History: even the Jews (I would call them Hebrews) who have no relation to religion at all are very negative toward Messianic Jews. This is not only because the latter are often confused with Jews for Jesus, a well-known missionary Protestant organization, but for more complicated reasons. One of them is a centuries-old fear and distrust of Christians. The name of Jesus, even if it can be spelled as Yeshua, calls up irrational fear and protest. And I believe that this problem can not be resolved in the nearest future.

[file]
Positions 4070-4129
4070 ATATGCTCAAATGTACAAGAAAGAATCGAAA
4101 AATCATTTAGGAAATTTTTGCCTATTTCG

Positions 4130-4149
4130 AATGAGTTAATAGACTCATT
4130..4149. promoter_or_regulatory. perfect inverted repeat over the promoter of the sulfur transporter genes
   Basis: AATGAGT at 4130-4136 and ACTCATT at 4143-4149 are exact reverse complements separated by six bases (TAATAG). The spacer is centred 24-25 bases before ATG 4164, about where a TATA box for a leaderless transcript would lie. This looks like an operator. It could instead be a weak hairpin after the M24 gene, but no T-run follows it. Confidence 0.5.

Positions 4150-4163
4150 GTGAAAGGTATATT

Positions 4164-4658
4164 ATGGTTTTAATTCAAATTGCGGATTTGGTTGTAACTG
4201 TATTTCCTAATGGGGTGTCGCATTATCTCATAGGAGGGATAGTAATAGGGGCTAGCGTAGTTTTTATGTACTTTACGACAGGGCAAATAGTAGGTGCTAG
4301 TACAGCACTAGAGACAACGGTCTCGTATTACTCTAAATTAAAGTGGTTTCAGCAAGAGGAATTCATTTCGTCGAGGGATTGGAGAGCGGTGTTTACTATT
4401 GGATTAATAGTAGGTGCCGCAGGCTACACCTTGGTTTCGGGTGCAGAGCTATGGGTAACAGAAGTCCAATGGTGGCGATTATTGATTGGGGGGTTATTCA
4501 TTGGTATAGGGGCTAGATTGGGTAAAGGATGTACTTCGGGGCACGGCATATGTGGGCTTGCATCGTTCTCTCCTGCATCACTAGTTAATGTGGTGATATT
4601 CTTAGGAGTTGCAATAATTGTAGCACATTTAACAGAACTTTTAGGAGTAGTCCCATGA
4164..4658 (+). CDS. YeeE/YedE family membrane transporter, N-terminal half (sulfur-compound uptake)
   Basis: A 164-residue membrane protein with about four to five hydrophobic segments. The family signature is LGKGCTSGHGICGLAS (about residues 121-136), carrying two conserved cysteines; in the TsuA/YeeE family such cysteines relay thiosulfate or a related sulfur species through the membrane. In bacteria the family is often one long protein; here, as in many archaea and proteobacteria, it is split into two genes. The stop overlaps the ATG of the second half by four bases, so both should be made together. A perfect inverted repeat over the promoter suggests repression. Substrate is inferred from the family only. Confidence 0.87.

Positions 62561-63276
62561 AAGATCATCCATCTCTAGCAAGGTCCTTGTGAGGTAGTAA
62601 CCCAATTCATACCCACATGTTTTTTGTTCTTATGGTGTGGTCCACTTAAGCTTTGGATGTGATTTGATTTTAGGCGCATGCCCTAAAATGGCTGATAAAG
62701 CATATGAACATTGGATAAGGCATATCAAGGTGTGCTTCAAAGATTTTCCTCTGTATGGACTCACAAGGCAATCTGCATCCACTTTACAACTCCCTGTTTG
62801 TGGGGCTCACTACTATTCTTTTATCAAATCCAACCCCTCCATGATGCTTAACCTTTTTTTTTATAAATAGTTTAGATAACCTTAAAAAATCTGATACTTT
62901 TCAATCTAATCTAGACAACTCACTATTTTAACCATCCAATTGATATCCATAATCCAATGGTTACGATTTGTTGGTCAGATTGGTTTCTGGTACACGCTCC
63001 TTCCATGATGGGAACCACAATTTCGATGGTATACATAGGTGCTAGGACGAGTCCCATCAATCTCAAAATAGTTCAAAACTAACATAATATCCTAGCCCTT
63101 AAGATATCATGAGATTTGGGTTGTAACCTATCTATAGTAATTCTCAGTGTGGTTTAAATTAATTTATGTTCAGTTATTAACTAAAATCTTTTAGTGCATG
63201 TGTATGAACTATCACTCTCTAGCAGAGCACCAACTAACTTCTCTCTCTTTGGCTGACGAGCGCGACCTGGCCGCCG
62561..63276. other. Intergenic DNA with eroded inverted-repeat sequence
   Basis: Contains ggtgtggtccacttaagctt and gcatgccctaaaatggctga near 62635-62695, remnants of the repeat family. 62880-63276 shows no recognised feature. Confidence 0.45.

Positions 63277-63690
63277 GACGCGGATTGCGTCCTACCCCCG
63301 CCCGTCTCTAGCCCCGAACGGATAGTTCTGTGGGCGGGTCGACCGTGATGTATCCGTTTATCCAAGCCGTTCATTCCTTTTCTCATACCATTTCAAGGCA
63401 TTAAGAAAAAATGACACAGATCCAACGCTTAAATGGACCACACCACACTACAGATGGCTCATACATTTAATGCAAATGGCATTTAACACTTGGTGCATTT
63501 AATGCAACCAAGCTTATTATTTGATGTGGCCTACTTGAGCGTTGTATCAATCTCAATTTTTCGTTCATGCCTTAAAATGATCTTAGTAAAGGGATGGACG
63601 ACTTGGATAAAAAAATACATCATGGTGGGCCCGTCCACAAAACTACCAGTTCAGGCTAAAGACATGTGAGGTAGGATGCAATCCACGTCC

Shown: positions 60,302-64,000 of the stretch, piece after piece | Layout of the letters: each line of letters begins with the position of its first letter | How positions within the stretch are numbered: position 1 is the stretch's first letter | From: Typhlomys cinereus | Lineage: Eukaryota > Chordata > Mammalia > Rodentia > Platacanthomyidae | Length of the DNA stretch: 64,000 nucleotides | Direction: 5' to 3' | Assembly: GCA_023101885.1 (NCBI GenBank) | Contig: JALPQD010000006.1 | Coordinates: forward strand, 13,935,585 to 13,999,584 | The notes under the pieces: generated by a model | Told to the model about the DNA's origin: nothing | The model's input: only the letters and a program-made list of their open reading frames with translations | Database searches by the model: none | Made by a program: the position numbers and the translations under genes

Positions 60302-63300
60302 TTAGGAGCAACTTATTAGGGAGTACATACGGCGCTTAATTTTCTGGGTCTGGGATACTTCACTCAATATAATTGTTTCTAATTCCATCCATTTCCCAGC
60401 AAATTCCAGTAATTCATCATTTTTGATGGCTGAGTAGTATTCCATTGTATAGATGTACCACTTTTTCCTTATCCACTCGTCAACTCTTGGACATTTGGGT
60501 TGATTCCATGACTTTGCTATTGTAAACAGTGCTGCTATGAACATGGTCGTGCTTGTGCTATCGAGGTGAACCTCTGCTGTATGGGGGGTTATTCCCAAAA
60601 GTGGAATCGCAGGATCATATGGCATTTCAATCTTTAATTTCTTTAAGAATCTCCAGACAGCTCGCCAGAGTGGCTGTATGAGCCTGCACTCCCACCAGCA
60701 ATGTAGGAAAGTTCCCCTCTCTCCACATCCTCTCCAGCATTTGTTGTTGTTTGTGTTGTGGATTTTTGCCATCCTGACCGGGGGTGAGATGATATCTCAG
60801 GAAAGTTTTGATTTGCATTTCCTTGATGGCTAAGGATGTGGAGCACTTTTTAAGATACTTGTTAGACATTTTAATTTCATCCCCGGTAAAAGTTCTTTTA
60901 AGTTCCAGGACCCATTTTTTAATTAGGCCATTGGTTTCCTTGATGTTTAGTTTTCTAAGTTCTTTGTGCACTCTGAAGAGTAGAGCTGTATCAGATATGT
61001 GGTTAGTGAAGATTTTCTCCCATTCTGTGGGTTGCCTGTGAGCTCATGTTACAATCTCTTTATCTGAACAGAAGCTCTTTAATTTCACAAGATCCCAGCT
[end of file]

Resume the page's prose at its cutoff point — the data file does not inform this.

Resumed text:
Proselytism: it is a major concern for more advanced Jewish thinkers (such as those who participate in the activities of the International Council of Christians and Jews) to prevent any involvement of Messianic Jews in Jewish-Christian dialogues. This attitude is embedded in the established ideology of ICCJ. Jews have long suspected Christians, even the most open-minded among them, of a covert desire to convert them. And in a hope to establish trusting relationship between Christians and Jews, the Council made the only possible decision, to exclude those who engage in proselytizing Jews to Christianity. This position has long been fixed in Council’s documents and failure to heed this prohibition can result in exclusion from the Council. The same prohibition was fixed in the historical document “The Ten Berlin Theses,” which I was privileged to translate into Russian. One of the points of this document unequivocably declares the position of the ICCJ: “to oppose organized efforts at the conversion of Jews.” And Messianic Jews, who are suspected of being simply converted Jews, became victims of such an approach. I can give you a very spectacular example, a friend who is a professor of Hebrew University. He wrote an article in English on Messianic Jews and asked me to forward this article to the editor of the English page of ICCJ. The editor answered: “I read the article with interest, but am not sure that it is appropriate for the ICCJ website. Though it is an analysis of a particular phenomenon, I’m deeply uneasy about the whole issue of conversion. There’s no need for me to tell you that we’re about dialogue, not conversion!”